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Open Internet

Should Crackdown on Illegal Web Content Involve Government Seizure of Domain Names?

Copyright infringement is a serious issue – a global problem that plagues creative efforts of all kinds, killing jobs and siphoning profits from legitimate companies.  There should be no sympathy for websites whose primary purpose is enabling wanton copyright violation and the theft of other intellectual property.  

A new bill sponsored by Sen. Patrick Leahy (D-VT) tries to address the problem of intellectual property theft by going after the domain names used by such websites.  We are concerned that the proposal veers off course in several critical areas.

In particular, we fear that the bill would have significant implications for global Internet freedom, setting a precedent for governments around the world.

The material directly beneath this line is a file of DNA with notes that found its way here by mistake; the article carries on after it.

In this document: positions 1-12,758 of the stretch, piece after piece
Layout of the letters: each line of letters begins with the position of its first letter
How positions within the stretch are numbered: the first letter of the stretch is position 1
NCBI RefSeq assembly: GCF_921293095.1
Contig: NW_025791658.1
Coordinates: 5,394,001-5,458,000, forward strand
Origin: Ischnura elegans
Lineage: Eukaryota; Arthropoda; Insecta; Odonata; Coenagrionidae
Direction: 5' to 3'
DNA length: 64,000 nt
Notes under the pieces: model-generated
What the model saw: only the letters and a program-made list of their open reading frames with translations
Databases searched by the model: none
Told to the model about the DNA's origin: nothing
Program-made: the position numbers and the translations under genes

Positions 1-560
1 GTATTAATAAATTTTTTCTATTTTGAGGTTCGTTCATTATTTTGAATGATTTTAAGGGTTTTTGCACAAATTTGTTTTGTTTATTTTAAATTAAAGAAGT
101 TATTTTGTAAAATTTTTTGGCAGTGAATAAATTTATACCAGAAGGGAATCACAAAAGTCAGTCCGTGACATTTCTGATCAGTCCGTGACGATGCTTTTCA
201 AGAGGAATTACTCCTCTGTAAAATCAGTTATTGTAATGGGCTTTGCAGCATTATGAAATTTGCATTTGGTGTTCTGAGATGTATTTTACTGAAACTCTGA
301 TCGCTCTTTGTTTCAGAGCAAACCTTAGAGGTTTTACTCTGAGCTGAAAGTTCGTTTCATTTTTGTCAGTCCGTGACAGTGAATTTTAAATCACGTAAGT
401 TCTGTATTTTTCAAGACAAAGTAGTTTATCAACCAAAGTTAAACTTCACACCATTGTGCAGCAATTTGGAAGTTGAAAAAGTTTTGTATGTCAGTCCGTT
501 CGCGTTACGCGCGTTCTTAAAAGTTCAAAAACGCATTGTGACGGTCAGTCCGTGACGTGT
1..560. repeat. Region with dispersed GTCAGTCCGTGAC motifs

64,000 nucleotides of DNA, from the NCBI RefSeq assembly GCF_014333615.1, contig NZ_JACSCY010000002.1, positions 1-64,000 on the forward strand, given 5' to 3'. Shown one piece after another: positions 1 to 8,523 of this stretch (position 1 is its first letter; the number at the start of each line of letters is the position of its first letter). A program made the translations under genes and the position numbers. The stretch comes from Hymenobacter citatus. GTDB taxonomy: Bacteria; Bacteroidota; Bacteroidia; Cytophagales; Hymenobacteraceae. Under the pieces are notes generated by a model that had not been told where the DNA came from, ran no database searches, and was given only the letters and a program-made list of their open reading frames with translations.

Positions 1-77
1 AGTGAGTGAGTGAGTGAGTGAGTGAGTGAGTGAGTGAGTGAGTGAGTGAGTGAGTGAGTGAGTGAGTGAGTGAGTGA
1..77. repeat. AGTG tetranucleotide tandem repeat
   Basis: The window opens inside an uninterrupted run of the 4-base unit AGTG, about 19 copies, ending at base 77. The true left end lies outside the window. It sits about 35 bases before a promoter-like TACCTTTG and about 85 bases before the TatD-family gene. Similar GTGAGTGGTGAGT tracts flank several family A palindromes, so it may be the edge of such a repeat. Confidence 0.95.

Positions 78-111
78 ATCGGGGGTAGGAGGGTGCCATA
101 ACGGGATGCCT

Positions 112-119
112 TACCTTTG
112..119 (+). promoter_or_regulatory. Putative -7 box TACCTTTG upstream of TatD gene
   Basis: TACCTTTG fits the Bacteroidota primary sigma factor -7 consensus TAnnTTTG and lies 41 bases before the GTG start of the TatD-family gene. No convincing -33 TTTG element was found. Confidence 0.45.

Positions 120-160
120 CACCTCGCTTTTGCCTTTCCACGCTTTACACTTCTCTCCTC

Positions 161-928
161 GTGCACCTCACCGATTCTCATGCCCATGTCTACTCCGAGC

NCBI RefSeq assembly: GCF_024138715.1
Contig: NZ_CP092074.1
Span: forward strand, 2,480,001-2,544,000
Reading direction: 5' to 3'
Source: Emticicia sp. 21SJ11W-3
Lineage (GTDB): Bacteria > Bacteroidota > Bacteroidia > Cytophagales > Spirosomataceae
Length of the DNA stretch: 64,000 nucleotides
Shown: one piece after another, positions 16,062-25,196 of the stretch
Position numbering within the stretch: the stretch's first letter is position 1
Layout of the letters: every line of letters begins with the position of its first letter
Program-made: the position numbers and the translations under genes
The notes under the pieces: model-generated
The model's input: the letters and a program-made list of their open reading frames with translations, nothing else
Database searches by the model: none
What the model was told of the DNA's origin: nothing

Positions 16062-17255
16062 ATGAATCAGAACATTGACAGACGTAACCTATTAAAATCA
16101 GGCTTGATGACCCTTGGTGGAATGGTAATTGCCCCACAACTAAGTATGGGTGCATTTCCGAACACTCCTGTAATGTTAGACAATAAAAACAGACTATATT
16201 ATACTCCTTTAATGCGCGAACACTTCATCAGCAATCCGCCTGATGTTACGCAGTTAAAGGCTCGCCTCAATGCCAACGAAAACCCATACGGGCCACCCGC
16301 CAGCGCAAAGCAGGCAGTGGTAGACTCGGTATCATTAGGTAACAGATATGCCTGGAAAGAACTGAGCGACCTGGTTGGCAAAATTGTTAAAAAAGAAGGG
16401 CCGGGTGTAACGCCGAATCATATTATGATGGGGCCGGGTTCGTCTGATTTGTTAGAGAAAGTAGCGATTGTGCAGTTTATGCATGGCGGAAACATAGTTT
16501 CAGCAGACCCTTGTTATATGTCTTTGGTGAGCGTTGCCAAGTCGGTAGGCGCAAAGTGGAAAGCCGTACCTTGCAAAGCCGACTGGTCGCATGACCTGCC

The bill would establish a procedure whereby the U.S. government could seize a domain name, even if the domain name registrar and registry were located in a foreign country.  If other countries were to follow our lead in this regard, U.S. websites could find their domain names seized and blocked in foreign countries based on alleged violations of domestic law.  

The bill would require the Attorney General to create a list a kind of blacklist of suspect websites, without any court determination, and would incentivize service providers to block those websites.  In addition to posing due process and First Amendment concerns domestically, this would set a troubling precedent internationally, especially when both human rights activists and the U.S. government are criticizing the Internet control practices of governments such as China.

CDT is not sure there is any approach to illegal content that could involve the government in domain name seizures without setting a bad precedent, but we are committed to working with Chairman Leahy and others to fully explore the implications of this proposal and to seek better alternatives.